By Ben Klayman
DETROIT (Reuters) - General Motors Co
GM will unveil the redesigned versions of the Chevrolet Silverado and GMC Sierra in Pontiac on Thursday, but consumers will not be able to start buying the new 2014 models until the second quarter next year.
Until then, they will have to be satisfied with getting a peek at GM's plans, while also having the option to buy the current version.
"It's a huge cash-flow machine and it's the first introduction of this product post bankruptcy and that means something just for the psychology for General Motors," said Guggenheim Securities analyst Matthew Stover, who has a "neutral" rating on GM shares.
The rollout of the new trucks and related SUVs, which analysts say generate profits of $12,000 or more, are critical for GM, which filed for bankruptcy in 2009 and received a $50 billion U.S. taxpayer-funded bailout.
While new small cars like the Chevy Cruze have garnered positive reviews, the big pickups and SUVs - Chevy Tahoe and Suburban, GMC Yukon and Cadillac Escalade - remain top draws at dealerships. Their combined U.S. sales rose 11 percent last year to more than 799,000 vehicles.
And even though they are the oldest truck models on the market, GM pickups still ranked No. 2 in all U.S. vehicle sales last year, behind only Ford Motor Co's
Analysts said trucks and SUVs account for about 60 percent of GM's North American profit, and Citi estimates the new models could bring GM more than $1 billion in additional operating earnings in 2013 and 2014.
GM has told analysts and investors the magnitude of product advancements in the new trucks will be as large as the last redesign in 2006, which helped the automaker gain market share. The new trucks are part of the company's revamp this year and next year of more than 70 percent of its U.S. product portfolio.
Guggenheim's Stover and dealers expect GM's new trucks to offer strong fuel efficiency without sacrificing power so it can better compete with Ford, which has found great success with the F-150 that includes the Ecoboost turbocharged, six-cylinder engine.
Analysts and dealers also expect GM to vastly improve the interior on its big pickups, which start at almost $24,600. Given the trucks' strong brand equity, GM simply needs a strong offering.
"All the dealers are really looking forward to having a new truck," said Steve Hurley, owner of Stingray Chevrolet near Tampa, Florida, adding the Silverado was his top-selling vehicle. "There's no doubt, the Silverado launch is the most key launch of the 13 (Chevrolets) that are coming in 2013."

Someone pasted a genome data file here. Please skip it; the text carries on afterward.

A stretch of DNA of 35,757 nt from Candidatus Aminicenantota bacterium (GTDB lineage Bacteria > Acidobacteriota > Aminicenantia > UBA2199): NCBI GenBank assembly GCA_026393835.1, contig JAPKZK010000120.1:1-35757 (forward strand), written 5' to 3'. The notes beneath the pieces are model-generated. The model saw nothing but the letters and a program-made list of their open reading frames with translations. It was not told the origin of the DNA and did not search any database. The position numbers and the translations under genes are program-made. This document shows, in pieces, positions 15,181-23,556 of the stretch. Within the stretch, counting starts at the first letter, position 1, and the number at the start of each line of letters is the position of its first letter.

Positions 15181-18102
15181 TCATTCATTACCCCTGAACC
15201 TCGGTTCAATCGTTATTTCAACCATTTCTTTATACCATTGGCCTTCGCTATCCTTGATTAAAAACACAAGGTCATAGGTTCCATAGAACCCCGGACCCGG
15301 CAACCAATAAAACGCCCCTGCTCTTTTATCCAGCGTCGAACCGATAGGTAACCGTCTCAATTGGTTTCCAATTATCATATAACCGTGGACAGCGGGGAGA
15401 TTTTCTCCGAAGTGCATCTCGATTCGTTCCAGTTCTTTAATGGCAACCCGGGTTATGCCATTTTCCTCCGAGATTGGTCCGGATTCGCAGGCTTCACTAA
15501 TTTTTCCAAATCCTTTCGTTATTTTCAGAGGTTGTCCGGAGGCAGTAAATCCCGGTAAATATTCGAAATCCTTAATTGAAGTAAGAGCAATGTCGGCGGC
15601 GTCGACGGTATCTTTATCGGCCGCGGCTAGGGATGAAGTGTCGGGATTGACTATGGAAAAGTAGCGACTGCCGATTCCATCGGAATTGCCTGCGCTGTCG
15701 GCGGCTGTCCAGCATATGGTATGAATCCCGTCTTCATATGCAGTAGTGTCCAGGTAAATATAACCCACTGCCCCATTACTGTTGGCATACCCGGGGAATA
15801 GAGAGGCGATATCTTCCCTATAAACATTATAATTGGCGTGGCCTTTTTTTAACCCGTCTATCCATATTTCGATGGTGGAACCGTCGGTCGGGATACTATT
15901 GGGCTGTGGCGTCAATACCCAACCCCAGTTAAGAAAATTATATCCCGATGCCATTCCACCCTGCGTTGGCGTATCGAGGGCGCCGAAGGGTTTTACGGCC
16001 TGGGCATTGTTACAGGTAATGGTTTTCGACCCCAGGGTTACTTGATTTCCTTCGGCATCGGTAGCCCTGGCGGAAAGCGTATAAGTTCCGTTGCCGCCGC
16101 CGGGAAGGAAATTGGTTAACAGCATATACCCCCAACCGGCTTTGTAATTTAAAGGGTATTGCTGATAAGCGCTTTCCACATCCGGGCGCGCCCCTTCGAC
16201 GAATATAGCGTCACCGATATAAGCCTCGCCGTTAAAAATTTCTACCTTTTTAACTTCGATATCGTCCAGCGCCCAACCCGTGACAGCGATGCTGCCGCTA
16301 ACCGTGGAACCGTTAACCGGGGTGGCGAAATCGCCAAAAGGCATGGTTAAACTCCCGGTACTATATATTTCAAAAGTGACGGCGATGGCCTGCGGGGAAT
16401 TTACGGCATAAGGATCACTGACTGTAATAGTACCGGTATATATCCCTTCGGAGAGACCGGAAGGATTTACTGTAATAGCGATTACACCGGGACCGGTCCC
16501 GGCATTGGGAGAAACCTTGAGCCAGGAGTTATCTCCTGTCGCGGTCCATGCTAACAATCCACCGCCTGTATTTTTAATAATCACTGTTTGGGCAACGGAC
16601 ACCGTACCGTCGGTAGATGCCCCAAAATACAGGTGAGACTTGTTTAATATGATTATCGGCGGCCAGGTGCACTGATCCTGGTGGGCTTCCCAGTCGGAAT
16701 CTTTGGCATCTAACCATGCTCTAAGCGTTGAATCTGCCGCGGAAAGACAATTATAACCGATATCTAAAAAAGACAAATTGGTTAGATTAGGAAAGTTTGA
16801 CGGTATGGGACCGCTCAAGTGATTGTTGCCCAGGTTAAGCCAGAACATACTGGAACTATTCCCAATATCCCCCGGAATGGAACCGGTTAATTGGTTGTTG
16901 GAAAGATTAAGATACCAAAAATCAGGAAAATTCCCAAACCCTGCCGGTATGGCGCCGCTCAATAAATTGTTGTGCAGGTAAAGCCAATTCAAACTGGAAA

Hurley, who is on the Chevy dealer advisory council and has seen the new design, touted the 2014 model's more steeply raked windshield, squared off lines and beefier fenders in explaining why he believes it will do well.
In the meantime, GM's inventory of the current Silverados has soared to 139 days worth of supply.
GM has acknowledged its truck inventories were too high, and it would miss its end-year target of having U.S. inventory of no more than 220,000 pickup trucks, or about 85 days of supply. Automakers typically prefer to have closer to 80 days supply of pickup trucks.
Officials last week said they would focus on cutting production rather than profit-sapping rebates, but on Friday nevertheless began offering cash incentives of up to $2,000 on the current models after GM said it was caught off guard by aggressive deals from Ford, Chrysler Group LLC
According to Edmunds.com, November incentives on the Silverado were $4,610 per vehicle sold, compared with $4,533 for Chrysler's RAM 1500 pickup and $4,166 for the F-150.
GM also is offering more attractive leases on the Chevy Malibu and Cruze cars and Traverse SUV. The various deals are for vehicles purchased through January 2.
GM officials said the company's recent ability to raise prices has given it room to boost incentives without hurting itself too much.
"We've always said we'd be competitive and we clearly weren't in some segments, including trucks, last month," GM spokesman Jim Cain. "What we're doing is trying to level the playing field, so there have been enhancements.
"We've come so far from old GM, where incentives were every month the highest in the industry and that was reflected in our poor resale values," he added.
Before the 2008-2009 downturn in the auto industry, U.S. automakers routinely overproduced in order to keep factories running and then piled on consumer incentives to prop up sales.
(Reporting By Ben Klayman in Detroit; Editing by David Gregorio)